In this article we’ll go through the Python ord function and it’s uses complete with several examples.

The ord() function takes a single character, or string of length one as input and returns it’s corresponding Unicode value. For instance ord('a') will return 97, where 97 is the Unicode value representing a. The ord() function can be thought of the reverse of the chr() function which takes a Unicode value and outputs it’s corresponding character.

You might also be interested in the ASCII table which stores the first 128 values of Unicode. It contains all the English alphabet and other basic symbols. For further information, here’s a link to an ASCII table which contains all 128 of it’s characters.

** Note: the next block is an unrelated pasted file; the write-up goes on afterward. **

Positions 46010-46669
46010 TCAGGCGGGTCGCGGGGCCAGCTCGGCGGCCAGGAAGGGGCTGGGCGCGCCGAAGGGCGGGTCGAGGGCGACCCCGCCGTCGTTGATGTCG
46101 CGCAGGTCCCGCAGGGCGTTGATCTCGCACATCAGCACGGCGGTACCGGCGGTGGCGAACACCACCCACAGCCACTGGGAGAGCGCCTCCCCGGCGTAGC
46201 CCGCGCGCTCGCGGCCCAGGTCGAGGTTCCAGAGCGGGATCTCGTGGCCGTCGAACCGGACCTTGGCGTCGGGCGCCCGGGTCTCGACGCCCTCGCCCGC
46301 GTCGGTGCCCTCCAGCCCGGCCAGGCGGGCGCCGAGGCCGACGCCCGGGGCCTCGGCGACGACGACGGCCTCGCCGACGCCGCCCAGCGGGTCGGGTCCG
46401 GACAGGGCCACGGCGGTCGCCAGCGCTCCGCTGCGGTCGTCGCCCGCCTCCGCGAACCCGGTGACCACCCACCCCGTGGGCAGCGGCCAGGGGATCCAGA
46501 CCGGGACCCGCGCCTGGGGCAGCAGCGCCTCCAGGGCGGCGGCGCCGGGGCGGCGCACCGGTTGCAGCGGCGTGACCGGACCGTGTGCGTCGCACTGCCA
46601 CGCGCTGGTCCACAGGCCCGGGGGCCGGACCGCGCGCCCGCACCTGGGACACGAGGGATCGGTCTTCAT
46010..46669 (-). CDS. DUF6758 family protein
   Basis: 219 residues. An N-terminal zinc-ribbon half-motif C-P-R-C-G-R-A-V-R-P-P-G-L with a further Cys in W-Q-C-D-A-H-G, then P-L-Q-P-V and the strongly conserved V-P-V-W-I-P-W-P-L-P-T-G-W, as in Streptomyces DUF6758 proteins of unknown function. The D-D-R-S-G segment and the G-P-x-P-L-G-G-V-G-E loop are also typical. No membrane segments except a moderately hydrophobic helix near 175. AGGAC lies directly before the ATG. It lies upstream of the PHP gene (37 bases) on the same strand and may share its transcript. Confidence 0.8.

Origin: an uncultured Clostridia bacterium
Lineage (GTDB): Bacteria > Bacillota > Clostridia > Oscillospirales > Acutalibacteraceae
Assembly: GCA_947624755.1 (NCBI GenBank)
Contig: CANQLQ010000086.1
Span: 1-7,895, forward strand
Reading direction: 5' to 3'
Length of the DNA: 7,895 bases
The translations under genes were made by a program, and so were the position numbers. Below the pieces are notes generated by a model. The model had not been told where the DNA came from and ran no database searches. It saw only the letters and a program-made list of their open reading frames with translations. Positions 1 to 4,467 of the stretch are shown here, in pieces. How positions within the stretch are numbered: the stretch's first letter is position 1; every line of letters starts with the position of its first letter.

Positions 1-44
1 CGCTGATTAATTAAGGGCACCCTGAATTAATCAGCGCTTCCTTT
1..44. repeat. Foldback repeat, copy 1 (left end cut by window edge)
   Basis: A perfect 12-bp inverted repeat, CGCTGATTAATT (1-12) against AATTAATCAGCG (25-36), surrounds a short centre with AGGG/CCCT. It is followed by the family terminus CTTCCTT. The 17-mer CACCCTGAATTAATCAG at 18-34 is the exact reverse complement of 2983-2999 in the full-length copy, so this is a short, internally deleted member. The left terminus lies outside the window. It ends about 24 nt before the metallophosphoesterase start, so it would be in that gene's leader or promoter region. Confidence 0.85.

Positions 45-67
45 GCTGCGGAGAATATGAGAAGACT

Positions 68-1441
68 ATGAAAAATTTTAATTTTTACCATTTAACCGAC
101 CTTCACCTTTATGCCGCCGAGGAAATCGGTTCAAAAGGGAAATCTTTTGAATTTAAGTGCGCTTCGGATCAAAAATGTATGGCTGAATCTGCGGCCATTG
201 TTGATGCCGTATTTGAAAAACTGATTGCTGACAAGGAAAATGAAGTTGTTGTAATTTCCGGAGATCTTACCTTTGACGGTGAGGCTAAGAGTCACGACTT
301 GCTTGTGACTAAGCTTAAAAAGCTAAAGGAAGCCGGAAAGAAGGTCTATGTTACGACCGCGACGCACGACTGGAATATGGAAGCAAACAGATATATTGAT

>>> ord('a')
>>> ord('A')
>>> ord('*')
>>> ord('$')

Here are some values which do not throw errors when passed into the ord function. The ord function only takes single characters or strings of length one!

>>> ord('AB')
Traceback (most recent call last):
  File "<pyshell#4>", line 1, in <module>
TypeError: ord() expected a character, but string of length 2 found
>>> ord(5)
Traceback (most recent call last):
  File "<pyshell#5>", line 1, in <module>
TypeError: ord() expected string of length 1, but int found

This marks the end of the Python ord Function. Any suggestions or contributions for CodersLegacy are more than welcome. Questions can be asked in the comment section below.

Here’s a link back to the main Python Built-in Functions page.

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